Funding for the National Anti-Corruption Commission

by Mahendra Chitrarasu

The Budget delivers the funding for a National Anti-Corruption Commission (NACC) with teeth. It comes five years after the National Integrity Committee of former judges formed to make the case for a strong national integrity commission.

The Commonwealth Government has pledged $262.6 million over 4 years to establish and resource the NACC. This funding includes:

  • $222.9 million over 3 years from 2023–24 (and $67.4 million per year ongoing) for the NACC’s operations.
  • $27.5 million for the Australian Commission for Law Enforcement Integrity (ACLEI) to prepare for its transition into the NACC.
  • $7.6 million over 4 years from 2022–23 (and $0.7 million per year ongoing) for the Attorney-General’s Department to support the establishment of the NACC.
  • $1.9 million over 3 years from 2023–24 (and $0.6 million per year ongoing) to the Attorney-General’s Department for the NACC’s Inspector and support staff.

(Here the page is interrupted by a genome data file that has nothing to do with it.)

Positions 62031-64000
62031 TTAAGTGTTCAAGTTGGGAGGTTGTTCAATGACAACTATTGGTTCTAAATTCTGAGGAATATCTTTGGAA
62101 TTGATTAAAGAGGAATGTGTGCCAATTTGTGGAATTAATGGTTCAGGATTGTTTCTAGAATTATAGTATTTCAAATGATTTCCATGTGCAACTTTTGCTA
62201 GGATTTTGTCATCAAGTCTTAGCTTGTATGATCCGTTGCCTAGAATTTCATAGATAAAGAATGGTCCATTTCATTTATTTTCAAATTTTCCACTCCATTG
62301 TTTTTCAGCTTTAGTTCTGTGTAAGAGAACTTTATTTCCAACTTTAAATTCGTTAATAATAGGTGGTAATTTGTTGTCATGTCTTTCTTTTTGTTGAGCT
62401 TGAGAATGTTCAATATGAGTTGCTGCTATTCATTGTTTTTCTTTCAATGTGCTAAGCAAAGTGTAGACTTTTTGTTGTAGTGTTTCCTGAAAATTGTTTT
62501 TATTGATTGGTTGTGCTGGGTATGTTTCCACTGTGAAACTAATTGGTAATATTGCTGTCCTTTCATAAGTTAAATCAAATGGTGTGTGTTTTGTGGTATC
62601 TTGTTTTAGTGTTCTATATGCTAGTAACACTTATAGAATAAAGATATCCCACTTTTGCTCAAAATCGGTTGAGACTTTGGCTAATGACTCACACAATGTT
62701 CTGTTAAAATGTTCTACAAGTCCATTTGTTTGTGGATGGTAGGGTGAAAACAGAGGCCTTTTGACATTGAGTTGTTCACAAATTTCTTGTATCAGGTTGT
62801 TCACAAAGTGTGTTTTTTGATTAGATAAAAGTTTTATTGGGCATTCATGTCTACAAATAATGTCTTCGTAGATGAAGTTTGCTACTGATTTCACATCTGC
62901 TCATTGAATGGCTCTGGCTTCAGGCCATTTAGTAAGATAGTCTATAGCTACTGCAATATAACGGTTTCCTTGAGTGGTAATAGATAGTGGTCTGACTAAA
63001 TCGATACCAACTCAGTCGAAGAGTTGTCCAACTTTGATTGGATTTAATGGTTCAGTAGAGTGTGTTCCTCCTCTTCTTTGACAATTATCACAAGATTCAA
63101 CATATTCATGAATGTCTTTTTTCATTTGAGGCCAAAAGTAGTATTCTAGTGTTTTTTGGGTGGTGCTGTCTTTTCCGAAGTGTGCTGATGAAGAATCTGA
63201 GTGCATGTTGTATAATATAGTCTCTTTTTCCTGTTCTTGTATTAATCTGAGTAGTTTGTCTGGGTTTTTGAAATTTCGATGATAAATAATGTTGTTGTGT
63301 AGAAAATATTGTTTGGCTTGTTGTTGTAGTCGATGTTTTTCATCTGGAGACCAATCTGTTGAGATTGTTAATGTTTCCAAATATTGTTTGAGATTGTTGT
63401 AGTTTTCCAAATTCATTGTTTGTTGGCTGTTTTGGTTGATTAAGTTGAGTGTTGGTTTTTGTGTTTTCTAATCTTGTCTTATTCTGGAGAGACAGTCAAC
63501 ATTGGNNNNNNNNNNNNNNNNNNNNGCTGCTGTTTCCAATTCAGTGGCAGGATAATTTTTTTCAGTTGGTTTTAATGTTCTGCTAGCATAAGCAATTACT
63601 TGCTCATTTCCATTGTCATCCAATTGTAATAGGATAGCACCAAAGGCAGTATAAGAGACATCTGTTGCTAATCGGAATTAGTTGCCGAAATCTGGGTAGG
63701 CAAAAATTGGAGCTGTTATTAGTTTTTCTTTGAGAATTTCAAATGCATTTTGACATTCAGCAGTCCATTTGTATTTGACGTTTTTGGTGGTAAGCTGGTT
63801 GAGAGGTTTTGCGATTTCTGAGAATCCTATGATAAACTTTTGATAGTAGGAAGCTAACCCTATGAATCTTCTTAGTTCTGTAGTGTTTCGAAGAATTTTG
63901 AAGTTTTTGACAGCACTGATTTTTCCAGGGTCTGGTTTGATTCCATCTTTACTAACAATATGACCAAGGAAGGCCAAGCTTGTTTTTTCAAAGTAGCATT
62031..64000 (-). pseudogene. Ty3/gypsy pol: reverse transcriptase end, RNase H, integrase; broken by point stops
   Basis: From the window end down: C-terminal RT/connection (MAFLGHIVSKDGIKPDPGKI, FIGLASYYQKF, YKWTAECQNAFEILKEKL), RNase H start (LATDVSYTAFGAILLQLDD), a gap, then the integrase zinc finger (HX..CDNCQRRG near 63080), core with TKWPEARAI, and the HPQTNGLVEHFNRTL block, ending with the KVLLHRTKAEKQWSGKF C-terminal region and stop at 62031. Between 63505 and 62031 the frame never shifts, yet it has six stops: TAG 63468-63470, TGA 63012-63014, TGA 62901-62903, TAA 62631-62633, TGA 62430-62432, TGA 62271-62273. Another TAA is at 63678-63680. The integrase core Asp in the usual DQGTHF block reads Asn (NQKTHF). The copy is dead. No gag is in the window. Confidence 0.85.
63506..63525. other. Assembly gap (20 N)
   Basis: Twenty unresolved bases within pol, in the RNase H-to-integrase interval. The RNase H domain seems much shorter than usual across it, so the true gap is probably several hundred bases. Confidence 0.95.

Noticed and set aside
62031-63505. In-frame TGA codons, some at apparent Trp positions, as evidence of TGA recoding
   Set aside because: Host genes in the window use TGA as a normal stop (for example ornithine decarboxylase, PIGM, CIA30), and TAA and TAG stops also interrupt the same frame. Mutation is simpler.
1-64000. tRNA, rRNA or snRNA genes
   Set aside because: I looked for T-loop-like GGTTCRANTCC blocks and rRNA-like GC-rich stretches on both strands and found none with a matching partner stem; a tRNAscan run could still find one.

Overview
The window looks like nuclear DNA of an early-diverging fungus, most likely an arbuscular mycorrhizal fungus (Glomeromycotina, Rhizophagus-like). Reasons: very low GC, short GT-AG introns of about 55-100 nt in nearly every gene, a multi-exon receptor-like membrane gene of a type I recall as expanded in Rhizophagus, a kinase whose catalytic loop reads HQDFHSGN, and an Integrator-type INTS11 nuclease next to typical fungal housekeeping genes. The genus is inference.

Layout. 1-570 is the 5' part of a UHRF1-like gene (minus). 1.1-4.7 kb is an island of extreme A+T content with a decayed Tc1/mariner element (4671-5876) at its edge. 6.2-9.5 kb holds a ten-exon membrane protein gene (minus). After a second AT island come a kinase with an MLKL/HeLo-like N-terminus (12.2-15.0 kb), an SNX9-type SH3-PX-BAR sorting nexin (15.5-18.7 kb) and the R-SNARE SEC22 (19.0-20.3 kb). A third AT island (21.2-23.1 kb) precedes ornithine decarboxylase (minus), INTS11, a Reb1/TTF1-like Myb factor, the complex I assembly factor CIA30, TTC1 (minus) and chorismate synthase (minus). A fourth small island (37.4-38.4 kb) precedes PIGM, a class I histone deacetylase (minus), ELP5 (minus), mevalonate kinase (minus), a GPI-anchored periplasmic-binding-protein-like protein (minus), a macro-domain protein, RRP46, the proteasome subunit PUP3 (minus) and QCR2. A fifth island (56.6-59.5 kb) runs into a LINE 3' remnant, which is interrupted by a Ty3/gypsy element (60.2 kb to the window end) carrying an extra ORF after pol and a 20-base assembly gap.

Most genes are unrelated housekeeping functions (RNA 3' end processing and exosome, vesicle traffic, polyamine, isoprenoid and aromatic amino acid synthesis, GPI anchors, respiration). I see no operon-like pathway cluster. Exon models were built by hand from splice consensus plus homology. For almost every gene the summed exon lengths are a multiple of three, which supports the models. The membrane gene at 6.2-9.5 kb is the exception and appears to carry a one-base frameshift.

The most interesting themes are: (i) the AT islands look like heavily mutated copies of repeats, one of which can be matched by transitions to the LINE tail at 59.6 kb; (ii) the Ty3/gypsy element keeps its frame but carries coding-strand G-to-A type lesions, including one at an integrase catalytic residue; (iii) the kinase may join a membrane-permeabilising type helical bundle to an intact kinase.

This is 60 per cent more funding per year to the NACC than what was proposed by the previous Government for the Commonwealth Integrity Commission. It includes $167 million in existing funding for ACLEI and money set aside in the contingency reserve for the Commonwealth Integrity Commission.

The National Integrity Committee’s principles for designing an integrity commission warn that it is vital that the Commission is adequately resourced, and its independence protected. As well as robust funding, the NACC requires secure funding – it would be inappropriate for a future government to limit the NACC’s funding to hobble its work.

While debate continues on the exact form the NACC should take, this Budget is another milestone on the road towards an anti-corruption watchdog with teeth.

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